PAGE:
Is he serious? Come on.
It never gets old: get your shit together, Twitter. Just be the perfect platform to foster communication and find the best piece of writing on the web, stop trying to beat Facebook to its own game, and please seriously address trolls and harassment issues.
And that’s because Peter Thiel funded Trump’s campaign of hate, harassment, fear.
At Project Include, our mission is to give everyone a fair chance to succeed in the workplace. “Everyone” means all groups to us, but we draw a line at individuals who fund violence and hate. We believe differences should be bridged with tolerance and empathy, not amplified by rage and fear. Diversity and inclusion are the source of open discussions and better decisions.
Kudos to them. It takes a good amount of courage to stand up for your beliefs, and we totally support them. Y Combinator President, Sam Altman, is defending his business partner. It’s not easy, when there’s some personal relationship on the line. But we think that on such high level profiles have to be held accountable before the community, and Thiel’s not an employee, but a business partner.
Peter Thiel is the investor who brought Gawker to shut down. He’s the one that in 2009 wrote that letting women to vote in US in 1920 was a mistake, and incompatible with the capitalist democracy. I guess Donald Trump fits into his world-view.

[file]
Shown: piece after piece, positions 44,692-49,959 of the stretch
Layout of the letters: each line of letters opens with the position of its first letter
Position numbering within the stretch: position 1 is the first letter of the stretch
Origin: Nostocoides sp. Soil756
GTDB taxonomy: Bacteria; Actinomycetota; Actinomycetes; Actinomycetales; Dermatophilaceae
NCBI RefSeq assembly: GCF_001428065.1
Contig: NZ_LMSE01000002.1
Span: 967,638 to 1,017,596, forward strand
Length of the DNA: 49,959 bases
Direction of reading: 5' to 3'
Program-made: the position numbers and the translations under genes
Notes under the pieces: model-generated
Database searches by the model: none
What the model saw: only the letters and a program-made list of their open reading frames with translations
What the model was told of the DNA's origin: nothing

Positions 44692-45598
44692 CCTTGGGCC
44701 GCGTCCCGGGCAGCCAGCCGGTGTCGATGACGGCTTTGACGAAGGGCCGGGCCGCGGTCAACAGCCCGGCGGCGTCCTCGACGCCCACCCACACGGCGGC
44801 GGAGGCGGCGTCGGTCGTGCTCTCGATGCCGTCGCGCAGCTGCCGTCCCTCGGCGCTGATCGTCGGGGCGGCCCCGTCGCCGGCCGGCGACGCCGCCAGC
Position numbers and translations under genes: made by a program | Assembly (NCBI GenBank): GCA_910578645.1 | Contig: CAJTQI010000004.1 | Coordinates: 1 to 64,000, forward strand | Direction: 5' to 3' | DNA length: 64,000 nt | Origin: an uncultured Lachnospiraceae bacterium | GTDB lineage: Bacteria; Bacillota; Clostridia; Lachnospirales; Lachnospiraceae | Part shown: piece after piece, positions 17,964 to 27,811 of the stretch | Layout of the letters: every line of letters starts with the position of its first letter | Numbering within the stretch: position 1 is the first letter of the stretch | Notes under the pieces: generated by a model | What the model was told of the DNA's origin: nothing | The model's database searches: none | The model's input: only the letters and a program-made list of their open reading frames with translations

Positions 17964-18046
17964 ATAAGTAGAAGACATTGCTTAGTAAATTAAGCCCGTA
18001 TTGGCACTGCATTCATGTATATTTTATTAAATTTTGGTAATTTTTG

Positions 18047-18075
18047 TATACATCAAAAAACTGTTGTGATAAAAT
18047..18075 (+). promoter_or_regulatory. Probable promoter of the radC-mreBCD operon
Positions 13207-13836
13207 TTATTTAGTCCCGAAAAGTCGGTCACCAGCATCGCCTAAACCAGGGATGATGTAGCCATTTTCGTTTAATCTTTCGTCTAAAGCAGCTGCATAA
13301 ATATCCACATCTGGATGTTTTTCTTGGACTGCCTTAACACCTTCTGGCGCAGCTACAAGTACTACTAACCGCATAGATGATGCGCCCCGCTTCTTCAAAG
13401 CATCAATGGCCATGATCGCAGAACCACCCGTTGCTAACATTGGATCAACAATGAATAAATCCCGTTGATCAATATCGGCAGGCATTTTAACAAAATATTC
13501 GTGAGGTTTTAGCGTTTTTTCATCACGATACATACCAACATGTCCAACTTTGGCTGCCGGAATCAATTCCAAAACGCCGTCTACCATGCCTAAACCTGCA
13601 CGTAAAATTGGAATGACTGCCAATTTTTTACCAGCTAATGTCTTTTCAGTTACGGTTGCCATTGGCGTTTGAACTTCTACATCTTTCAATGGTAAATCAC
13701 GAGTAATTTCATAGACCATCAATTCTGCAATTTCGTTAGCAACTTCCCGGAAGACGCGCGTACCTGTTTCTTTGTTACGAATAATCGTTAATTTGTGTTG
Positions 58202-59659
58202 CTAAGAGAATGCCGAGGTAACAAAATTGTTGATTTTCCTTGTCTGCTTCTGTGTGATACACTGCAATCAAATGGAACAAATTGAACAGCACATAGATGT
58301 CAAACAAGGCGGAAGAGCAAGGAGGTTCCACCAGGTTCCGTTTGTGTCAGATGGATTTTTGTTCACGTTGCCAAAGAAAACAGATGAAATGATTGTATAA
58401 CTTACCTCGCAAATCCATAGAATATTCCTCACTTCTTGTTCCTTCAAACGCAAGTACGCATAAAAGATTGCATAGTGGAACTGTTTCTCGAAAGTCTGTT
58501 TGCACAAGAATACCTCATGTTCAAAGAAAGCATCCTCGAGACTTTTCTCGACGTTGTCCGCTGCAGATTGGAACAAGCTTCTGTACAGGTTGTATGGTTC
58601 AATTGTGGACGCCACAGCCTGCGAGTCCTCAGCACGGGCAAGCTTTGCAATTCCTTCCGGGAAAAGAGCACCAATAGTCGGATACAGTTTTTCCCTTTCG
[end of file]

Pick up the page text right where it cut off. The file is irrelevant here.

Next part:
The Arizona Republic is a long time Republican newspaper; on this election year they are endorsing Hillary Clinton and they received a great deal of threats for this reason. Mi-Ai Parrish wrote a great piece in response to those threats.
But if you put the 1,973 publishing pitches that were successfully funded in 2015 together with the 994 successful comic and graphic novel projects, then last year’s tally of 2,967 literary projects puts the crowdfunding site up among publishing’s “Big Four”: Penguin Random House, Harper Collins, Hachette and Simon and Schuster.
If anything, Kickstarter is the paradigm of a disruptive approach to business. We totally love it.
Nick Heer wrote a thoughtful piece about AMP, The Verge, bloated webpages and much more. It all comes down to one simple word: control. (To be fair, it’s not so simple when you’re running a business like The Verge. But I am totally with Nick here.)
A brief story by Claudia Oldani, published by inutile.
They are melodies made in 1951. Fascinating.
A great short story by Polly Dickson.